A word of appreciation for Elektra: Assassin

There’s a number of comics constantly spoken about as breaking new ground in the 1980’s and bringing a new audience into the world of comics. The same names come up; Watchmen, Maus, Dark Knight Returns, maybe Love and Rockets, Swamp Thing and Daredevil. One a few lists you’ll get possibly the most subversive comic published by the Big Two publishers in the 80’s; Frank Miller and Bill Sienkiewicz‘s Elektra: Assassin.

Originally an eight issue mini series from Marvel’s Epic imprint (their creator owned or non-mainstream line) , Elektra: Assassin starred Frank Miller’s creation Elektra who he’d introduced and subsequently killed in his acclaimed Daredevil run. This though was something out of continuity is still some of the most brilliantly insane comics Marvel have ever published.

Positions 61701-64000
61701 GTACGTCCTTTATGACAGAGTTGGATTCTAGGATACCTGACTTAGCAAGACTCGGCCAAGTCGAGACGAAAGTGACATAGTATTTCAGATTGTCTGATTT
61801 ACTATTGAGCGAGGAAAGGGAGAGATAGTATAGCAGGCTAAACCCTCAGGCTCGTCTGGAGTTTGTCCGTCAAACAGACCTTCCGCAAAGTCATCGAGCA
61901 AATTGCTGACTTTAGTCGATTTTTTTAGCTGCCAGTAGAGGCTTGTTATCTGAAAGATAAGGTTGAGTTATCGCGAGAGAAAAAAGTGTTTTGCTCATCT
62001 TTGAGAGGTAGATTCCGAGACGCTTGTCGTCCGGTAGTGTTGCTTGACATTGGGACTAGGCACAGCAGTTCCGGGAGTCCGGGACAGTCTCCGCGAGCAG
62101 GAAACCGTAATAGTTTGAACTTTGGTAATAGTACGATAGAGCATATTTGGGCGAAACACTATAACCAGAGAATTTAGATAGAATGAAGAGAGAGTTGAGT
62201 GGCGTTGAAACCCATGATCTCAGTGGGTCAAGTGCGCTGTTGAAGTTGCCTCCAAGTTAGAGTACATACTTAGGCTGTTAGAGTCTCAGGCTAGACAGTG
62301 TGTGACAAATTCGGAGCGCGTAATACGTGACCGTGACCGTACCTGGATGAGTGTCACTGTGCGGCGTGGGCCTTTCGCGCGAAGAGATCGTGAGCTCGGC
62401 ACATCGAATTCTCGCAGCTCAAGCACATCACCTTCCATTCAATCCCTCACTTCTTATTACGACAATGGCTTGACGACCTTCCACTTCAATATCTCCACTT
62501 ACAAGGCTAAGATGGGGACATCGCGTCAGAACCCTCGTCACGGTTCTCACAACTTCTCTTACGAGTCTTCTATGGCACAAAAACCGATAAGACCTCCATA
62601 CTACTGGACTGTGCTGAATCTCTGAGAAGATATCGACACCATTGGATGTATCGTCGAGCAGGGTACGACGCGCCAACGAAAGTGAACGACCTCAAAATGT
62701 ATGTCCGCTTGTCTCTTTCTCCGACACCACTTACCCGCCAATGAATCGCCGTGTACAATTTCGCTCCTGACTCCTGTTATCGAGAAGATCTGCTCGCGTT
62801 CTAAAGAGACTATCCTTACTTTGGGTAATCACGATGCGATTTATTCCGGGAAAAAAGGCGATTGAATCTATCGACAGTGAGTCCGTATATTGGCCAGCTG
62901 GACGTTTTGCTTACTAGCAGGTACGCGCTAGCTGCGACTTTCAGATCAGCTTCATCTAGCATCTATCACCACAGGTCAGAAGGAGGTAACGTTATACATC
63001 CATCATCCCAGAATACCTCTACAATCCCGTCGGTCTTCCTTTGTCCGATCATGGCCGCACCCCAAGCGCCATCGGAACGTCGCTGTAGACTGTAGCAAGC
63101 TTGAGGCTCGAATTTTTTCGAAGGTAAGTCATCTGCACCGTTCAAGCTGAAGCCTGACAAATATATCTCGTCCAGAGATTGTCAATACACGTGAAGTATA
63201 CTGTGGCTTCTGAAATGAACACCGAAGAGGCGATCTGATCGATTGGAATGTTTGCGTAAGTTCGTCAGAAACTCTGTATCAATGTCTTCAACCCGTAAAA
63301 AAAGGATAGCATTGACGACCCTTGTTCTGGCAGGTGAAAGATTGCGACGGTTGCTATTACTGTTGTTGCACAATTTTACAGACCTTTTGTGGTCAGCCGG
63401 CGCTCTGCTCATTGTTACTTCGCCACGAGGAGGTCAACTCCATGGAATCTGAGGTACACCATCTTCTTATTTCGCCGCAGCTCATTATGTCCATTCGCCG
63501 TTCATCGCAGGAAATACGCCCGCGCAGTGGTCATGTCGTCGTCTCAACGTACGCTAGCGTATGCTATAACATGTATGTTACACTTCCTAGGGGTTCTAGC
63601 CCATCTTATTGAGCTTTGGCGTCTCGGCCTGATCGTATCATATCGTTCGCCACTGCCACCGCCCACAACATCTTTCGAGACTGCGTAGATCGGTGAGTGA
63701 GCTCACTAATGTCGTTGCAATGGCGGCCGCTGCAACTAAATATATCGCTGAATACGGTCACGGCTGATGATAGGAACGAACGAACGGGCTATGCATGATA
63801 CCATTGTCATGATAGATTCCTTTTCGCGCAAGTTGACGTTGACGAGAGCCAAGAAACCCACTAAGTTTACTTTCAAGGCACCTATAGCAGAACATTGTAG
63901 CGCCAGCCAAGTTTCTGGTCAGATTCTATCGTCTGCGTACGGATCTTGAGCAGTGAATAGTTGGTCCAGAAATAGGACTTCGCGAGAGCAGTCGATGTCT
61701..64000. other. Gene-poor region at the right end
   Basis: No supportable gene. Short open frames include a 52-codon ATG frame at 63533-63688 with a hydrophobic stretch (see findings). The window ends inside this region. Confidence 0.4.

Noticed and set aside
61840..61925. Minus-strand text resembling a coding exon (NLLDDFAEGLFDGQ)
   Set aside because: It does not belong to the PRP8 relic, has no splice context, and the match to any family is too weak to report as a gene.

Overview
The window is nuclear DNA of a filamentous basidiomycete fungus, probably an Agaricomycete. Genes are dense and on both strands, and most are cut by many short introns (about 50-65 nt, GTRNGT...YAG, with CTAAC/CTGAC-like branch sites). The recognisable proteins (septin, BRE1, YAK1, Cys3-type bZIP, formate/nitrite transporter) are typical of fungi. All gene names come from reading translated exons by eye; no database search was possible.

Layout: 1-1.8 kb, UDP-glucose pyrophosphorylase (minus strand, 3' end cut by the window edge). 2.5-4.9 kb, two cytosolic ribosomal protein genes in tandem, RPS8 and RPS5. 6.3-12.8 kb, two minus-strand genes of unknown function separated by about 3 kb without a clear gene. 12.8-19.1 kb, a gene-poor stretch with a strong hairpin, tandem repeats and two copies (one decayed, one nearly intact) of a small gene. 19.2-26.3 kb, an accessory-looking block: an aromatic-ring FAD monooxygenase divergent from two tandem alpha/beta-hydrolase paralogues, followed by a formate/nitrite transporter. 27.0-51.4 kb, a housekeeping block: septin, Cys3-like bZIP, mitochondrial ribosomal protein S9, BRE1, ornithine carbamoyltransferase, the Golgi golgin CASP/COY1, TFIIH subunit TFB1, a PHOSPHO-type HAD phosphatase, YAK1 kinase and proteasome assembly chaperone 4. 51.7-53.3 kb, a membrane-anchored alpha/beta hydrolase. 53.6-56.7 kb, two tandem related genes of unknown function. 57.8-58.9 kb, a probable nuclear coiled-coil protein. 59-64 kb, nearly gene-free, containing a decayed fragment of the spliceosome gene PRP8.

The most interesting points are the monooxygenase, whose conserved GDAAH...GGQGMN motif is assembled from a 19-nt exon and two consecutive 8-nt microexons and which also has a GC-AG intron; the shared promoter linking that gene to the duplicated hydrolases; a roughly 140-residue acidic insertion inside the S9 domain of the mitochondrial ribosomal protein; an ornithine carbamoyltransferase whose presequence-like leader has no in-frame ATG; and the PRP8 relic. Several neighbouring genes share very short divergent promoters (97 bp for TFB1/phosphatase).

The story seems basic enough. Elektra is on the trail of The Beast, a demon whose end-goal is possessing the president of the United States and starting a nuclear war. In this task she’s aided and abetted by a SHIELD agent called Garrett who in the course of the series because more and more of a cyborg due to being blown and cut up.

Remember that in 1985/6 America was trapped in the presidency of Ronald Reagan while the baby boomer generation had started gaining power and influence over politics, culture and media. There was also a wave of comics where characters started waving big guns around as the 80’s Rambo culture seeped into comics with ultra-violent titles like The Punisher. All of this was thrown into the mix to create an ultra-violent satire on American politics, culture and superhero comics that doesn’t grow old or not relevant.